Tag: dr. jenny holland

Study examines benefits of social connectedness

New study seeks to understand how much we feel connected to others we have never met and how that predicts people’s sense of selfless concern for the well-being of others.

During the COVID-19 pandemic, people who recognize the connections they share with others are more likely to wear a mask, follow health guidelines and help people, even at a potential cost to themselves, a new University of Washington study shows. Indeed, an identification with all humanity, as opposed to identification with a geographic area like a country or town, predicts whether someone will engage in “prosocial” behaviors particular to the pandemic, such as donating their own masks to a hospital or coming to the aid of a sick person.

The study, published March 10 in PLOS ONE, is drawn from about 2,500 responses, from more than 80 countries, to an online, international study launched last April. Researchers say the findings could have implications for public health messaging during the pandemic: Appealing to individuals’ deep sense of connectedness to others could, for example, encourage some people to get vaccinated, wear masks or follow other public health guidelines.

“We want to understand to what extent people feel connected with and identify with all humanity, and how that can be used to explain the individual differences in how people respond during the COVID-19 pandemic,” said author Rodolfo Cortes Barragan, a postdoctoral researcher at the UW Institute for Learning & Brain Sciences, or I-LABS, who co-led the study with postdoctoral researcher Nigini Oliveira at the Paul G. Allen School for Computer Science and Engineering.

In psychology, “identification with all humanity” is a belief that can be measured and utilized in predicting behavior or informing policy or decision-making. Last spring, as governments around the world were imposing pandemic restrictions, a multidisciplinary team of UW researchers came together to study the implications of how people would respond to pandemic-related ethical dilemmas, and how those responses might be associated with various psychological beliefs.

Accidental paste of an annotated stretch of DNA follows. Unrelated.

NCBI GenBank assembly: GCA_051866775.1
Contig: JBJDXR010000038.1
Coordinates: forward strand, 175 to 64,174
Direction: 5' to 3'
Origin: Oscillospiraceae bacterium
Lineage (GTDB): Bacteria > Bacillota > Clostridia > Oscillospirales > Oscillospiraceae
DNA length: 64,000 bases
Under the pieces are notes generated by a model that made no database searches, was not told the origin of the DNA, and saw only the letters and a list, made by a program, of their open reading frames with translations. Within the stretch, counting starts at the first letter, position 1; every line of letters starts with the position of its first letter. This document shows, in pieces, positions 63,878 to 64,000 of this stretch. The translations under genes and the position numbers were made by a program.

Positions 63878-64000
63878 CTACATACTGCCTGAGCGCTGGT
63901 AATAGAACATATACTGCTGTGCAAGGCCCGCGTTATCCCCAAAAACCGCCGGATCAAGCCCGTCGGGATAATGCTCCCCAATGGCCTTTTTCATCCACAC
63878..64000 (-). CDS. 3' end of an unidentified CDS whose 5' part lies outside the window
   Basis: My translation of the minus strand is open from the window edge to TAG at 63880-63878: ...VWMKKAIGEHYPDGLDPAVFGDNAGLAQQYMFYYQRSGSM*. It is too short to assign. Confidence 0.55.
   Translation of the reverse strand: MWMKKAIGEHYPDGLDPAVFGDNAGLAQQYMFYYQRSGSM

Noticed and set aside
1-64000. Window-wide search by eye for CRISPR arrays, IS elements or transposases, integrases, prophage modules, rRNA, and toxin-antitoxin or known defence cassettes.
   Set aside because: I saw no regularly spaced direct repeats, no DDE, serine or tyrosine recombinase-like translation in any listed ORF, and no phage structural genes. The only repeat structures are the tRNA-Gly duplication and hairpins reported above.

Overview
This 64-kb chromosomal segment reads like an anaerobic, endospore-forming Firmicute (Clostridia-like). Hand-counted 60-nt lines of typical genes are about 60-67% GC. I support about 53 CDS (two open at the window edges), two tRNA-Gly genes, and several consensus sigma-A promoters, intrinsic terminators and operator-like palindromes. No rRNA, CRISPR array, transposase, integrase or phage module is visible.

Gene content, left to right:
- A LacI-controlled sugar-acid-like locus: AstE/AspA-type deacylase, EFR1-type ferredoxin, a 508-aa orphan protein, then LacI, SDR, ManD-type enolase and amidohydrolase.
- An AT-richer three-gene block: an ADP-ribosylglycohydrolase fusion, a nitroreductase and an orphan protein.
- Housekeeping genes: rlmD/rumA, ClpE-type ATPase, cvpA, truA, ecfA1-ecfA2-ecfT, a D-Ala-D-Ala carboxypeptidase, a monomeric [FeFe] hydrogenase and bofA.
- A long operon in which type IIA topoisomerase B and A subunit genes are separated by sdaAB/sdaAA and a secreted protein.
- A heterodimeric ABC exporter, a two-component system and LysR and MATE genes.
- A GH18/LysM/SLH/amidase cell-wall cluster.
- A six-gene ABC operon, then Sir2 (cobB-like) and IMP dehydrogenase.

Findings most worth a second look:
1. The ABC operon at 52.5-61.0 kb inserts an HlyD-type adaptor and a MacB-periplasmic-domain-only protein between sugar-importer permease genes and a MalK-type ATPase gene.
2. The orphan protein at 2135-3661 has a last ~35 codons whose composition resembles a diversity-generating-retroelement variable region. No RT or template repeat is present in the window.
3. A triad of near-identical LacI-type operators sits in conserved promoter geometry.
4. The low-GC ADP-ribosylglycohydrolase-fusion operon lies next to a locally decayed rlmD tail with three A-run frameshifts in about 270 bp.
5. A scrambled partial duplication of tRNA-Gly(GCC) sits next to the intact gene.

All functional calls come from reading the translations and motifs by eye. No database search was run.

Researchers designed an online study, providing different scenarios based in social psychology and game theory, for participants to consider. The team then made the study available in English and five other languages on the virtual lab LabintheWild, which co-author Katharina Reinecke, an associate professor in the Allen School, created for conducting behavioral studies with people around the world.

The scenarios presented participants with situations that could arise during the pandemic and asked people to what extent they would:

  • Follow the list of World Health Organization health guidelines (which mostly focused on social distancing and hygiene when the study was run between mid-April to mid-June)
  • Donate masks of their family’s to a hospital short on masks
  • Drive a person exhibiting obvious symptoms of COVID-19 to the hospital
  • Go to a grocery store to buy food for a neighboring family
  • Call an ambulance and wait with a sick person for it to arrive

In addition to demographic details and information about their local pandemic restrictions, such as stay-at-home orders, participants were asked questions to get at the psychology behind their responses: about their own felt identification with their local community, their nation and humanity, in general. For instance, participants were asked, “How much would you say you care (feel upset, want to help) when bad things happen to people all over the world?”

Researchers found that an identification with “all humanity” significantly predicted answers to the five scenarios, well above identifying with country or community, and after controlling for other variables such as gender, age or education level. Its effect was stronger than any other factor, said Barragan, and popped out as a highly significant predictor of people’s tendency to want to help others.

The authors noted that identifying with one’s country, in fact, came in a distant third, behind identification with humanity in general and one’s local community. Strong feelings toward one’s nation, nationalism, can lead to behavior and policies that favor some groups of people over others.

“There is variability in how people respond to the social aspects of the pandemic. Our research reveals that a crucial aspect of one’s world view — how much people feel connected to others they have never met — predicts people’s cooperation with public health measures and the altruism they feel toward others during the pandemic,” said co-author Andrew Meltzoff, who is co-director of I-LABS and holds the Job and Gertrud Tamaki Endowed Chair in psychology.